Relating galaxies across different redshift to study galaxy evolution

Kai Wang, Houjun Mo, Cheng Li, Yangyao Chen

Submitted on 1 November 2022


We propose a general framework leveraging the halo-galaxy connection to link galaxies observed at different redshift in a statistical way, and use the link to infer the redshift evolution of the galaxy population. Our tests based on hydrodynamic simulations show that our method can accurately recover the stellar mass assembly histories up to z3 for present star-forming and quiescent galaxies down to 1010h1M. Applying the method to observational data shows that the stellar mass evolution of the main progenitors of galaxies depends strongly on the properties of descendants, such as stellar mass, halo mass, and star formation states. Galaxies hosted by low-mass groups/halos at the present time have since z1.8 grown their stellar mass 2.5 times as fast as those hosted by massive clusters. This dependence on host halo mass becomes much weaker for descendant galaxies with similar star formation states. Star-forming galaxies grow about 2-4 times faster than their quiescent counterparts since z1.8. Both TNG and EAGLE simulations over-predict the progenitor stellar mass at z>1, particularly for low-mass descendants.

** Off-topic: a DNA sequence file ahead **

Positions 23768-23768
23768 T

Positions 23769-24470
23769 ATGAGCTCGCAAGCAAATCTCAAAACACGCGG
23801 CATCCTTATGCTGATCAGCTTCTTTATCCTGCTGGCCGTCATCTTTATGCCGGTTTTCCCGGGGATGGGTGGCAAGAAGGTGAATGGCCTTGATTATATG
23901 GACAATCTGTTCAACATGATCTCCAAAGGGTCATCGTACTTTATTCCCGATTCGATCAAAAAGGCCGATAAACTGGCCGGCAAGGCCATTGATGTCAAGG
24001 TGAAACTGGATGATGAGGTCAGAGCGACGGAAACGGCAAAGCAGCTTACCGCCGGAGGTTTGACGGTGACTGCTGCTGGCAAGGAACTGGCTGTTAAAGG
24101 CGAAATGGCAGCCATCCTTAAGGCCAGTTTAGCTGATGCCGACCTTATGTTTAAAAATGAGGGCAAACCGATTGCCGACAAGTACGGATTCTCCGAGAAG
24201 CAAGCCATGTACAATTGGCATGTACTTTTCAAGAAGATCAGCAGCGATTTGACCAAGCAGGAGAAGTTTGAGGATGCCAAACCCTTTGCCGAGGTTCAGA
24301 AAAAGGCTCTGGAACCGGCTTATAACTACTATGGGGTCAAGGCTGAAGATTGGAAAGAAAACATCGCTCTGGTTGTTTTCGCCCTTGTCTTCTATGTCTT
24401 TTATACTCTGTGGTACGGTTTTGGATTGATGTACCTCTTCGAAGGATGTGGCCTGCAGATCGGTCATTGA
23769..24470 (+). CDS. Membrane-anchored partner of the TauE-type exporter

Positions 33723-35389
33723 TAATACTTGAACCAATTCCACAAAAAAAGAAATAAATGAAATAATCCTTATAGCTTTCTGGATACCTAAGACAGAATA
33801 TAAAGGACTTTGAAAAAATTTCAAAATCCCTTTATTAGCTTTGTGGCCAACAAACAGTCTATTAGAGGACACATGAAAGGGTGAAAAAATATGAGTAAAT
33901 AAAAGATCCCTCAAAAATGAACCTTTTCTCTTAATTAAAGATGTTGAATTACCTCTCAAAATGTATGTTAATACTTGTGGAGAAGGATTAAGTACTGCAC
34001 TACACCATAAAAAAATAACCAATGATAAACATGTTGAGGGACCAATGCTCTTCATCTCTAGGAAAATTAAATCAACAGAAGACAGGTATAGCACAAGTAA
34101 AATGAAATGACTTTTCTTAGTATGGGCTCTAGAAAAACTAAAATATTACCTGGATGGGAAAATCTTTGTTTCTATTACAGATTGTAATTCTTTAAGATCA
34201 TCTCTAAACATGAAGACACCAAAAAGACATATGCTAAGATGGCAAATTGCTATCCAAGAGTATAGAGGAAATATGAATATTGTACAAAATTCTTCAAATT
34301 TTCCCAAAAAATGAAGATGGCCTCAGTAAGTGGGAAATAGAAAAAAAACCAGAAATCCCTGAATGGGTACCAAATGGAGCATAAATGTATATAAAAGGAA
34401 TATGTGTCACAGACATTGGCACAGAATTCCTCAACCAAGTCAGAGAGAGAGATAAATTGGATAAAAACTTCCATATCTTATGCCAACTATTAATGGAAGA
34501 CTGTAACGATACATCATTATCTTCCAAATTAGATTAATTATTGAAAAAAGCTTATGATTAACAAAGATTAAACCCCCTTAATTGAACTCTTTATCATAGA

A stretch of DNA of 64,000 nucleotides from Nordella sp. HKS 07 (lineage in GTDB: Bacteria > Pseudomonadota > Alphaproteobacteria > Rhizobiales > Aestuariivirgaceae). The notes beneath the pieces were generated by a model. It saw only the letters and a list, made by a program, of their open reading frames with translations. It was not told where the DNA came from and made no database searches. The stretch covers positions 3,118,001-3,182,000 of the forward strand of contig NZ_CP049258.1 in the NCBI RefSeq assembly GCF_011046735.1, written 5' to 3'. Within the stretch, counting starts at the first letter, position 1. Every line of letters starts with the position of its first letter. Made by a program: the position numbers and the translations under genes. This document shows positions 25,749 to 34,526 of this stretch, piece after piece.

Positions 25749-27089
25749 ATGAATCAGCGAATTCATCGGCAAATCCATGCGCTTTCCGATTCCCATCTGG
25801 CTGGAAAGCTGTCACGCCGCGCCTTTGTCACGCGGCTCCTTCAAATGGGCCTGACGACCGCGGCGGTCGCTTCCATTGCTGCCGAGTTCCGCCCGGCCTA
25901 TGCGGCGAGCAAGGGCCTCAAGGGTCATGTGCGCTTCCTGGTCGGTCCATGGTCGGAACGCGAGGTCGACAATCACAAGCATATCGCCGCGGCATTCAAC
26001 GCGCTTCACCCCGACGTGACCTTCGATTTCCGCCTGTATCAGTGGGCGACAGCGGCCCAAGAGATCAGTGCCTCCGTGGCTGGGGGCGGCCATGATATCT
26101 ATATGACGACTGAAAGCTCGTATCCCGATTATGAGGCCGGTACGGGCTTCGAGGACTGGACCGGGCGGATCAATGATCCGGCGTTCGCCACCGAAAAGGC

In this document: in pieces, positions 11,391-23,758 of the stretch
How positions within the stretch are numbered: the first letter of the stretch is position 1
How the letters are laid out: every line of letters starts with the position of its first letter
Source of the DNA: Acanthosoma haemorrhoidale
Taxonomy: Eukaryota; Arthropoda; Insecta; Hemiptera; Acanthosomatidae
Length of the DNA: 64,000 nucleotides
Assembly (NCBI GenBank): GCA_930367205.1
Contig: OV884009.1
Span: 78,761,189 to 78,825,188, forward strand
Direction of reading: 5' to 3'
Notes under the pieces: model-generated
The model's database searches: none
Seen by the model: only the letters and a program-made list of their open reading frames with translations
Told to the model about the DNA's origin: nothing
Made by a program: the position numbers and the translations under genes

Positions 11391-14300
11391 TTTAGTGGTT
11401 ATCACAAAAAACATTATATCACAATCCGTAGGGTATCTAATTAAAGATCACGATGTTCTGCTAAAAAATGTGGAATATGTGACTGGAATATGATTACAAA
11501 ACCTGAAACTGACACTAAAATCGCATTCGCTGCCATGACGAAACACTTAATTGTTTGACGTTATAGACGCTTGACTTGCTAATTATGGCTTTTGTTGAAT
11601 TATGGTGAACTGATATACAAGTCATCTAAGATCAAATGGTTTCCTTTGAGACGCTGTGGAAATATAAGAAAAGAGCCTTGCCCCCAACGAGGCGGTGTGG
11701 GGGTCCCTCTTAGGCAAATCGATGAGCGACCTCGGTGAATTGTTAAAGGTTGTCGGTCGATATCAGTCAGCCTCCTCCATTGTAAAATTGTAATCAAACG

Comment: 15 pages, 10+3 figures, submitted to MNRAS, comments are welcome

Subjects: Astrophysics - Astrophysics of Galaxies; Astrophysics - Cosmology and Nongalactic Astrophysics


Demonstration of the method that connects galaxies across cosmic time. On the left hand, blue points are the observed galaxies from high redshift (top) to low redshift (bottom). On the right hand, black shades are halos and subhalos on subhalo merger trees from N-body simulations. We first connect galaxies with halos using established halo-galaxy connections, then use links in subhalo merger trees to connect galaxies across cosmic time.